So what was interesting was suddenly, certain things started happening. That became very noticeable, right as I became a teacher, because I had gone through a college where they had computer labs and stuff where they were teaching other languages, like you mentioned, something called Fortran and COBOL, or something like that. And, you know, and so there are things like that going on. And so in the schools, where I was doing my student teaching, some of them had these, these computer labs that a certain company named Apple was, was selling them, which were these things called, I think they’re called Mac classics, which are these tall little towers with a little bitty screen on them. And, and, and so you had these things, but then they didn’t last long. Because at the same time, as they start buying those, then, you know, apple, the apple company started really marketing to what they were coming up with, and they’re coming up with a lot, suddenly, you start seeing the early versions, like the Apple, two E and apple. I mean, there’s any new nomenclature that comes after that. And it was pretty well, because what was happening was, we were, you know, teachers were being encouraged to learn how to use templates and learn how to do make different things that, you know, you could do it the old school way, like if I wanted to make a seating chart, I sit there with a ruler and I would start to make copies of it and then write on it on pencil and I pin you know, and, and, you know, there’s any number of things that suddenly we started learning about, you know, early versions of spreadsheets. One of the school systems that I was in, use something called Lotus 123. And, and what is the system started switching, making sure that they were introducing you to word and then there were, I’m trying to remember what it was called. And there’s different versions of it. And then there was an Apple had its products, which you know what you’re doing. And as a, as a teacher, I was a history teacher and in one of the schools where I was that I wanted to go to the school because I was the principal was awesome. And I wanted to follow him I had been working with them another school and, and he said, you know, Steve, he said, I’d love to have you come to the new school, but I really need a yearbook sponsor. And so I became the yearbook sponsor. And I say this, because this is kind of really my delving into beyond just starting to learn how to use the computer for the things that we’re becoming in that school system. Because the yearbook company, said, so we’re in the process of switching from hand drawn pages, to computer drawn pages. And they use a product called Aldus PageMaker. And, and they said, We can set you up with paper, we can set you up with computer, or we can do both, would you would you like to do both. And so I chose both, because I’m like, I should really learn how to do it the classic way at the same time, teach the kids how to do it the new way. And so I went to my remembers of new school. And so I went to my principal, and I said, Hey, the company says they’re going to provide us with this software and this computer, and all I need to do is tell them what they what we want, they can either do the DOS based system or the Apple System and, and my principal looked at me and said, All right, we get to choose what we want. So we’re going to Apple and I said, Alright, so the, that’d be great. So I told the yearbook company, that’s what we want. So we got they set us up with a couple of printers, they set me up with these couple of whatever flavour of Macintosh it was at the time. And, and then about a month later, the school system decided to overrule my principal and made the high school all DOS based. So the art teacher loved me, because we were the only place where you could find all these apples. And but so I tell that story to come forward. And I, you know, in those days, were excited because they introduced us to something new called email. And we do dumb things like you send an email to your next door neighbour and say, and hey, Joe, how you doing? And I’d run next door and say, Hey, did you get my email? I’m gonna respond to you. Alright, I’ll run back. You know? It’s dumb stuff like that. And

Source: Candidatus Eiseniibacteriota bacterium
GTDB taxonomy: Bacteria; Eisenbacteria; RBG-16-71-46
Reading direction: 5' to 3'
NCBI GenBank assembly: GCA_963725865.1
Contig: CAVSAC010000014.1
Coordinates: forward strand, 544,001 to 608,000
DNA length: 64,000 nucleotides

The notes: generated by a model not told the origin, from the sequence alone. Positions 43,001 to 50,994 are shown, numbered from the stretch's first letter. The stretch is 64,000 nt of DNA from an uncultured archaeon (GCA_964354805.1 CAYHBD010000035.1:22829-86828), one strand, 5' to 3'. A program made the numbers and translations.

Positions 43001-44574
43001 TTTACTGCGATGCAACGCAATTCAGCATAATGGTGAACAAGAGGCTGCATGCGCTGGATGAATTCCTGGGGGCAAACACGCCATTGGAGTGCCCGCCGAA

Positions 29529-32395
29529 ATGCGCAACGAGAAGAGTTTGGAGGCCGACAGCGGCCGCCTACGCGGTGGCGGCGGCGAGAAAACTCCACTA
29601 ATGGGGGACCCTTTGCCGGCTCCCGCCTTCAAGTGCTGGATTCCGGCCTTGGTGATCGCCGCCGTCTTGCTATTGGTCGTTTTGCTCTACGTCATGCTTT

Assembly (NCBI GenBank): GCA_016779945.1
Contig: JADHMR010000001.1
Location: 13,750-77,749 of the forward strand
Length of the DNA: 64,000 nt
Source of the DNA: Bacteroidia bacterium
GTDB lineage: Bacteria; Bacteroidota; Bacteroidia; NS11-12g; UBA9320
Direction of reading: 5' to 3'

R Blank 17:40
yes, yeah, no, it’s so what I, what you’re what I hear you talking about is kind of what I was talking about, right? Because there was an era where every basically every new opportunity to get in use technology made something better, made something easier. And it was just viewed as this. unequivocal advantage, right. But fast forward now, to the the now the third decade of the 21st century. Things Are, are really different, right? I mean, it’s still you still want computers in schools. So kids learn how to, you know, use them and hopefully programme and do all these things. But you have the cell phones in particular are an area I’m very interested in talking to you about like, like, like it into it at some point. And I’m sure it didn’t just happen overnight. But at some point, something changed from every new piece of technology is a fantastic advantage that we should take advantage of, to wait a second, we really, really need to start thinking about how we’re making use of this stuff.